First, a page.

Question No. 2 is the following: "Is the exemption for refined petroleum products produced for distribution in New Hampshire a permissible exemption?" It has been stated that under our constitution "[t]he power of the legislature to classify property into taxable and non-taxable groups includes power to grant reasonable exemptions from taxation . . . . `If the distinction made is a reasonable one, in the sense that it may be deemed to be just, it is sufficient' [citation omitted]. The resulting inequality or discrimination against unexempted property is not fatal to the constitutionality of the exemption.'" Opinion of the Justices, 87 N.H. 490, 491, 178 A. 125, 126 (1935); Opinion of the Justices, 97 N.H. 533, 536, 81 A.2d 845, 848 (1951). The exemption of refined petroleum products produced for distribution and consumption within this State is intended to insure an adequate supply of these products thus promoting the State's general welfare. This constitutes a Just reason for the exemption. Opinion of the Justices, 88 N.H. 500, 511, 190 A. 801, 808 (1937); Opinion of the Justices, 112 N.H. 32, 34, 287 A.2d 756, 757 (1972).

We must take judicial notice that there is no oil refinery presently operating in this State. Hence the volume of petroleum products to be produced by a future refinery, and the proportion to be sold here or in interstate commerce, must necessarily be conjectural. It is well-established federal law that state taxation, whatever its form, which discriminates against interstate commerce is invalid. The crude oil received from outside New Hampshire will have ceased to be in interstate commerce at the time of its refining in this State, which is the taxable event, and will not then have reentered the stream of interstate commerce. Coe v. Errol, 116 U.S. 517 (1886); United Air Lines, Inc. v. Mahin, 410 U.S. 623, 630 (1973). Thus no burden upon interstate commerce will result from the tax. See Coe v. Errol, 62 N.H. 303 (1882). The substantial services which this State will provide the refinery such as police and fire protection and public access roads, may rationally be considered to justify limiting the tax to products destined to be sold outside of New Hampshire. United Air Lines, Inc. v. Mahin supra; see Northeast Airlines, Inc. v. Aeronautics Comm'n, 111 N.H. 5, 273 A.2d 676 (1971). However, the determination of whether the exemption in question would render the tax on such products discriminatory against interstate commerce is within the jurisdiction of the federal courts in the last instance.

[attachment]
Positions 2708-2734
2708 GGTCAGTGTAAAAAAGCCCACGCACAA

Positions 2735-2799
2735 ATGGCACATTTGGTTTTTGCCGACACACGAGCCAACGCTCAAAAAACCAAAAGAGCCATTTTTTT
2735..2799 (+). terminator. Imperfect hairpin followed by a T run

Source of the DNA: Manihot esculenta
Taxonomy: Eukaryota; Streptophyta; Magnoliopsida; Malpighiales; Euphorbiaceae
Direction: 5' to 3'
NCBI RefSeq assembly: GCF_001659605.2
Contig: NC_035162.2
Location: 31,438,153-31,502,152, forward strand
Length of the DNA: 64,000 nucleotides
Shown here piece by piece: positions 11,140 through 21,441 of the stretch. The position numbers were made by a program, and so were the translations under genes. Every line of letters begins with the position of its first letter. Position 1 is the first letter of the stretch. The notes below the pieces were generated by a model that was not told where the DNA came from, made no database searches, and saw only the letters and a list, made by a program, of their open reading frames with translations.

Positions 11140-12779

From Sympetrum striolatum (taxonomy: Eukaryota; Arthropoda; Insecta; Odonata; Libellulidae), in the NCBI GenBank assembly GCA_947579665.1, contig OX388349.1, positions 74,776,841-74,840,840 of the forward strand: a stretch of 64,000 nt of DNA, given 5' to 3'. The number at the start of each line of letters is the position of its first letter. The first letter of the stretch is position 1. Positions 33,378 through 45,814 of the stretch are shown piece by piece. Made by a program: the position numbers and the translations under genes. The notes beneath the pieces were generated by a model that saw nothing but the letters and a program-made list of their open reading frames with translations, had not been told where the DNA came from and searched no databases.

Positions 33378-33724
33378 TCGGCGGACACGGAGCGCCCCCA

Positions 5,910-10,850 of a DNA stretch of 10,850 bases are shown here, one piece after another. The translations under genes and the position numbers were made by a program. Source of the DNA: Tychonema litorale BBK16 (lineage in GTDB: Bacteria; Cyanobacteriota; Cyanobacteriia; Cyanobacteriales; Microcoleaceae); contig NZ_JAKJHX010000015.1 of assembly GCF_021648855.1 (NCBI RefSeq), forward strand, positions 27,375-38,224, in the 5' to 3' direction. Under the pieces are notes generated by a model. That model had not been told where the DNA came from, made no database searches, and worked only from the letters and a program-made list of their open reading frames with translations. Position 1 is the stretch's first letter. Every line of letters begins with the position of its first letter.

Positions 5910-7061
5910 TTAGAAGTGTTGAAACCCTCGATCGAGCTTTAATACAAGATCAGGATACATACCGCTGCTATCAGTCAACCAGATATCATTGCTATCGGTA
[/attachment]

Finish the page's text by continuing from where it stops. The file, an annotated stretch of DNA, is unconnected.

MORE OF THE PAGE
It follows that our answer to question No. 2 is "Yes" the proposed exemption is permissible under our constitution. However we cannot state unequivocally that it is also permissible under the Federal Constitution.